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Parties optimistic of peace deal

By William Madouk

 

South Sudan is set to make history once again, in Kenya, the birthplace of the Comprehensive Peace Agreement (CPA), as talks between the transitional government and holdout group begin.

The eyes of the world are now focused on Nairobi, with high hopes that these talks will bring lasting peace home.

President Salva Kiir departed for Nairobi from Juba yesterday morning and arrived in the Kenyan capital Nairobi to inaugurate a peace talk aimed at quelling insurgence with the Non-Signatory South Sudan Opposition Group (NSSOG).

The opening of high-level mediation for South Sudan draws together various African heads of state, envoys, and observers from Western nations.

In his keynote address at the opening of talks, President Salva Kiir Mayardit recalled how Kenya brought an end to Africa’s longest civil war through the 2005 Comprehensive Peace Agreement (CPA), asserting that the current Nairobi talk might yield the same results.

“I am confident that these efforts will yield a similar result as the country prepares for the general election this year,” said Kiir.

The South Sudanese head of state emphasized that the negotiations between his administration and holdout groups started five years ago in Rome. Under the auspices of the community of Saint Egidio, thus, Nairobi talks must fasten the already-laid foundation.

“The current mediation effort led by Kenya will be anchored on a firm foundation led by the Rome peace process,” he stated.

He stressed that South Sudan has come to negotiate in good faith and with an open mind.

Kenyan President William Ruto lauded the South Sudan Transitional government and holdout groups’ commitment to bringing lasting peace.

“This gathering marks a pivotal moment in a historic journey, uniting stakeholders committed to ending conflict and political instability in South Sudan,” said Ruto.

“The language of brotherhood therein gives us hope that there is a chance for us to settle this once and for all,” he added.

He assured Kenya’s steadfast commitment to contribute to ending cycles of conflict and instability and achieving peace and prosperity for South Sudanese.

Besides, the transitional government head of the high-level delegation for the talks, Amb. Albino Mathem, expressed high hopes for reaching an agreement with the non-signatories to the revitalized peace agreement.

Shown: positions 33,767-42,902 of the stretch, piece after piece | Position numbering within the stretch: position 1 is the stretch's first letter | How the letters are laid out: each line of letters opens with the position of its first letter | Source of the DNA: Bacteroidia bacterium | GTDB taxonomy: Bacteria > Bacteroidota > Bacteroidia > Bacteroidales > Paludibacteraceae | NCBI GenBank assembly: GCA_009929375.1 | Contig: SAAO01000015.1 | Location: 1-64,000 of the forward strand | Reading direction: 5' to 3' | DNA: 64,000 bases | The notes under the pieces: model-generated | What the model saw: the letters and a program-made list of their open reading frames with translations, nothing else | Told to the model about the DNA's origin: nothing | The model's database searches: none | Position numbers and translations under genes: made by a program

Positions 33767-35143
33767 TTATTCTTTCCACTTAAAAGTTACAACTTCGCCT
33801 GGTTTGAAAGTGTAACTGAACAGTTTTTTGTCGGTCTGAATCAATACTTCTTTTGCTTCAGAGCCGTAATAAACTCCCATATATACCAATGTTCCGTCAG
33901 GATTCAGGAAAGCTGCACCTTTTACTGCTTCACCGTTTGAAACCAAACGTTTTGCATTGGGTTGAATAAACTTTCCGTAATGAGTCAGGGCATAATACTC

“I wish to assure my brothers and sisters that I am confident that my delegation and I will reach an agreement,” Mathem vowed.

“We will openly negotiate at a good pace and abide by the guidance of His Excellency President Salva Kiir Mayaridt,” he continued.

Meanwhile, the Kenyan chief mediator of the Nairobi peace talks for South Sudan, Gen. Lazarus Sumbeiywo, said, they plan to engage in sustained and continuous mediation to find those who have previously worked with South Sudan.

“To ensure speedy and comprehensive resolution of the issues, so long as the parties go along with the plan,” he added.

Mr. Sumbeiywo appreciated President Ruto for entrusting him with the task of mediating South Sudan peace talks.

However, the leader of the National Salvation Front (NAS), Gen. Thomas Cirilo, who earlier refused the Nairobi initiative, remains tight-lipped, leaving room for guessing whether he will later join or not.

In an interview with No. 1 Citizen Newspaper, the spokesperson of the South Sudan United Front/Army (SSUF/A) under Gen. Paul Malong Awan, Mr. Garang Malual Deng, confirmed their readiness and that of the Real SPLM allied to Pagan Amum to partake in Nairobi peace talks.

But he cast doubt on Thomas Cirilo’s participation, citing that none of his representatives were present.

However, a breakaway faction of the NAS-Revolutionary Command Council was registered in the Nairobi peace process.

“I doubt, up to now, we are not seeing anyone from their group [NAS under Thomas Cirilo], but almost all these groups, like Real SPLM, have their delegate,” Malual affirmed.

The talks were shifted from Rome, Italy, in January to Nairobi, under the mediation of the Kenyan government.

The holdout groups, led by Paul Malong Awan and Pagan Amum, accepted President Ruto’s mediation.

Meanwhile, the NAS under Cirilo and the National Democratic Movement-Patriotic Front, allied to Emmanuel Ajwain, rejected the Nairobi initiative, citing that it was not safe and they weren’t consulted either.

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